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Newsletter — July 2019

Dear Mila partners and researchers, 

Mila is growing: In the second quarter, we signed 8 new partnerships, including Hitachi, Nuance Communications, and DiDi, filling 10 of our 12 corporate labs for the next 3 to 5 years. In the third quarter, we are poised to welcome an extra 150 students (intern, MSc, PhD and post-doc) and at least 5 new faculty, which will increase the total number of researchers to more than 500 by the end of September. 

We will also continue talks with a few more potential partners, where we see especially good fits with Mila's values and research interests.

— Frédéric Laurin, Director of Partnerships

Research

In last month's newsletter, we told you about the twenty-two Mila papers accepted to the International Conference on Machine Learning (ICML), held in Long Beach, California this June. The week after ICML, some Mila students stuck around Long Beach for the smaller Conference on Computer Vision and Pattern Recognition (CVPR). In this month's newsletter, we'll look at two Mila papers from CVPR and a third from the International Symposium on Circuits and Systems (ISCAS) in Sapporo, Japan.

Finding roads in satellite images

When AI tries to find a path through an unfamiliar area by classifying each pixel in a satellite image as either road or not road, it often ends up finding only disconnected pieces of a path, as the road's appearance changes.  A new method presented at CVPR considers the angles of the roads at the same time that it learns their boundaries and then uses a multi-branch convolutional neural network to infer the connections between the pieces of the path. Mila PhD student Suriya Singh (India) shared first authorship with IIIT Hyderabad master's student Anil Batra on a team with IIIT Hyderabad professor C.V. Jawahar and Facebook research scientists Guang Pang, Saikat Basu, and Manohar Paluri.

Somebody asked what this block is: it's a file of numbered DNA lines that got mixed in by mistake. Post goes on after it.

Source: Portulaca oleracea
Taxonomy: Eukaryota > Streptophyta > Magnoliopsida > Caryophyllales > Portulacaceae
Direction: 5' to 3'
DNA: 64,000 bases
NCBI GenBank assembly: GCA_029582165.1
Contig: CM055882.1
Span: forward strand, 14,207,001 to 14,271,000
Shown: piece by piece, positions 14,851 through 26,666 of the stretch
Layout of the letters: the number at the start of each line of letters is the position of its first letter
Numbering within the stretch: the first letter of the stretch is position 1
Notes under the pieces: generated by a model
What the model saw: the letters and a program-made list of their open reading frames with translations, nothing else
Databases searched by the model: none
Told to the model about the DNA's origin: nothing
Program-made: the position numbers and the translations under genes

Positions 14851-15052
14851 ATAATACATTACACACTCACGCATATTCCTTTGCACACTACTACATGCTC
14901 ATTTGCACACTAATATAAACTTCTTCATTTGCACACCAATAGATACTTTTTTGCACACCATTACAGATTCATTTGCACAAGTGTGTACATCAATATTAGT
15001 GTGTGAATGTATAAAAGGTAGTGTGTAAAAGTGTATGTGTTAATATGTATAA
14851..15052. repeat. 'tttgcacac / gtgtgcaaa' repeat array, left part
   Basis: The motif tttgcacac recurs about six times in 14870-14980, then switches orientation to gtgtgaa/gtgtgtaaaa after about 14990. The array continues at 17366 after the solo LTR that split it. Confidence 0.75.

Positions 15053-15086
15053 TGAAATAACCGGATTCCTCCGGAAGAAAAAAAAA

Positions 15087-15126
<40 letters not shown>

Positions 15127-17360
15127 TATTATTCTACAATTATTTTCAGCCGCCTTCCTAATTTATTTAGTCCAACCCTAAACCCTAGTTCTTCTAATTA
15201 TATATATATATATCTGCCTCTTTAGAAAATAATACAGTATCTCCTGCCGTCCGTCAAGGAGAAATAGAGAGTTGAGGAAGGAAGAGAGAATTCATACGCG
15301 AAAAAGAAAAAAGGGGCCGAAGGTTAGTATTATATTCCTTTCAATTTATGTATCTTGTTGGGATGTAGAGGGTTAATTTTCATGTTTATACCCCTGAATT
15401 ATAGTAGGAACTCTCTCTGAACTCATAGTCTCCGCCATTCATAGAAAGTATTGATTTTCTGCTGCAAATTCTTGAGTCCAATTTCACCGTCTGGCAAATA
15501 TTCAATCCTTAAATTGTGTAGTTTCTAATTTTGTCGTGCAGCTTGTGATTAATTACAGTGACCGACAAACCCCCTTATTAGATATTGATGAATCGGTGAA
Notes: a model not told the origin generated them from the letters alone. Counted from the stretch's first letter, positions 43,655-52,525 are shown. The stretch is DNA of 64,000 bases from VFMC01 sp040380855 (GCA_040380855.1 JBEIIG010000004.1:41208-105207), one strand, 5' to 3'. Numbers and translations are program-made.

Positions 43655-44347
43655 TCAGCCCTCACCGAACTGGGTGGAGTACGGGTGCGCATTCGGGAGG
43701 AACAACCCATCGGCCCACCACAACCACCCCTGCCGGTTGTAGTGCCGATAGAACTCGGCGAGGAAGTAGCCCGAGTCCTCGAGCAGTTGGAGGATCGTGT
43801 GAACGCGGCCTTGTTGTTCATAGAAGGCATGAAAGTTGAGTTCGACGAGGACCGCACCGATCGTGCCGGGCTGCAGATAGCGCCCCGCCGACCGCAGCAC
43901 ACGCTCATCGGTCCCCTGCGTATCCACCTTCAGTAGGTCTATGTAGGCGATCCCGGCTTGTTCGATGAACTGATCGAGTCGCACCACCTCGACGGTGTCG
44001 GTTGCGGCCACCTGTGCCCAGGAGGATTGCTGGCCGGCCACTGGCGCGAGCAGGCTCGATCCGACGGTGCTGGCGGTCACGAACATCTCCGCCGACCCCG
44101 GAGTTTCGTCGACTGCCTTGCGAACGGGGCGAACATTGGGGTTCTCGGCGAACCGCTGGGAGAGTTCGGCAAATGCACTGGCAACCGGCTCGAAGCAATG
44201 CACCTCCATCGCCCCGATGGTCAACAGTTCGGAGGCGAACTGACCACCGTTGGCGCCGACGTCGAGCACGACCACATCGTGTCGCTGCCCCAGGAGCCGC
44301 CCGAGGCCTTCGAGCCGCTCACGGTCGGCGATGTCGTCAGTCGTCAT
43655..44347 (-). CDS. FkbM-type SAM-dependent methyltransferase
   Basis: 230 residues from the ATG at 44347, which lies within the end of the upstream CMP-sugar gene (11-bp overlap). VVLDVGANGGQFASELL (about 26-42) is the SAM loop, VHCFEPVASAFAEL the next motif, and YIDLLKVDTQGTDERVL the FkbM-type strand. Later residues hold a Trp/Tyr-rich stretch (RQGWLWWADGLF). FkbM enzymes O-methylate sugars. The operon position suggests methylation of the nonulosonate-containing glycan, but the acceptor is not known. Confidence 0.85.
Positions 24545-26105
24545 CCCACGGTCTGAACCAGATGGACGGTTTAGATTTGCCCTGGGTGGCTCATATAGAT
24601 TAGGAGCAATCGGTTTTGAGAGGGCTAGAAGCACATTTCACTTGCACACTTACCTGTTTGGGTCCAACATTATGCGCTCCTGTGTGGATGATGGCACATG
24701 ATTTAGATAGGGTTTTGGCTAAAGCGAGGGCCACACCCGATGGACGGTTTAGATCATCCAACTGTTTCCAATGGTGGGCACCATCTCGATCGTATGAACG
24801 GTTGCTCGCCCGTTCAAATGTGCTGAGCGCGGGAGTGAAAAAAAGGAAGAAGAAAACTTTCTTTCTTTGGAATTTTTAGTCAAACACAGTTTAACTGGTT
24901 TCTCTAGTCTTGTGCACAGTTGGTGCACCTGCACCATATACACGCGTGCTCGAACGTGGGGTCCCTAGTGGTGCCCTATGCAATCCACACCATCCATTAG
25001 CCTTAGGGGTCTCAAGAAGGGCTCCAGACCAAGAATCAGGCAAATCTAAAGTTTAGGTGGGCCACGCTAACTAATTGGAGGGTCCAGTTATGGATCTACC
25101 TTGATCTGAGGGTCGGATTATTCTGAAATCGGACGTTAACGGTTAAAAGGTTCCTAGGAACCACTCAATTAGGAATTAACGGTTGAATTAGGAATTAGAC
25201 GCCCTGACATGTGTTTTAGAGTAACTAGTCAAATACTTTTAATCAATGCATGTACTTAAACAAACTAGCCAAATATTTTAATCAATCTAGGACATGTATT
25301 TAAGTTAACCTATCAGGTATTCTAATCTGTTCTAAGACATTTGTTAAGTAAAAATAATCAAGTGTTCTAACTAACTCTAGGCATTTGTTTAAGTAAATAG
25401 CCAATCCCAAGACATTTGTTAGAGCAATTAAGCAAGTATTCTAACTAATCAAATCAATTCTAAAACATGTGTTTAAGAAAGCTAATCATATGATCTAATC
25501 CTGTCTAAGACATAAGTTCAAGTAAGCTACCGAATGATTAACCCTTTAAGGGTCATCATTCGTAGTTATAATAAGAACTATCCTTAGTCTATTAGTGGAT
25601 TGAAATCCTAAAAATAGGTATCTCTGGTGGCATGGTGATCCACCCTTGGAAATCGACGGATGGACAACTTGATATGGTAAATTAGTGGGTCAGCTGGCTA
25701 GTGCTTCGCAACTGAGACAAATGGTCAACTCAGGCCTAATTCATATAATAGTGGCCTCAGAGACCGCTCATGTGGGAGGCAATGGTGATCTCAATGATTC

Above: Suriya's team's method ("Ours," far right) traces the roads in a satellite picture ("Image," far left) as identified by human experts ("GT," i.e. "ground truth," second from left) better than the previous state-of-the-art methods ("DRM," "TL," "L34," "MatAN").

Read the full paper here.

Fighting back against hackers

AI safety advocates are deeply concerned with the prospect of combatting adversarial attacks, in which hackers can cleverly make small changes to an image — invisible to the human eye — and trick AI into misclassifying it. At CVPR, Mila intern Saeid Asgari (Iran), working with Simon Fraser University master's student Kumar Abishek, Simon Fraser University professor Ghassan Hamarneh and University of British Columbia PhD student Shekoofeh Azizi, proposed a method to ward off these attacks through a function which transforms the features of each layer in a convolutional neural network into a new manifold, with less overlap between the classification categories.

Above: Saeid's team's method ("PROP," far right), unlike previous methods ("ORIG," "ADVT," "FSG," "FSM"), correctly locates the lesions on these pictures of patients' skin ("Legitimate," far left), even when the pictures have been altered by adversarial attacks ("Perturbed," second from left), in the same way that human experts do ("ISIC GT," third from left).

Read the full paper here.

Neural networks for all

One of the main barriers to the broader deployment of neural networks is their computational expense; as researchers at Mila, we have access to powerful computing resources which most organizations don't have. At ISCAS, Mila master's student Olexa Bilaniuk (Canada), IBM research scientist Sean Wagner, and Polytechnique Montréal professors Yvon Savaria and Jean-Pierre David proposed an architecture for a hardware accelerator which would allow the performance of a neural network to scale with the precision of its weights and activation functions through a process called bit-slicing, making it possible to run lower-precision neural networks more cheaply.

Left: Before performing matrix-vector multiplication, Olexa's team's method groups each factor's most significant bits (MSB), second-most significant bits, and so forth, down to the least significant bits (LSB).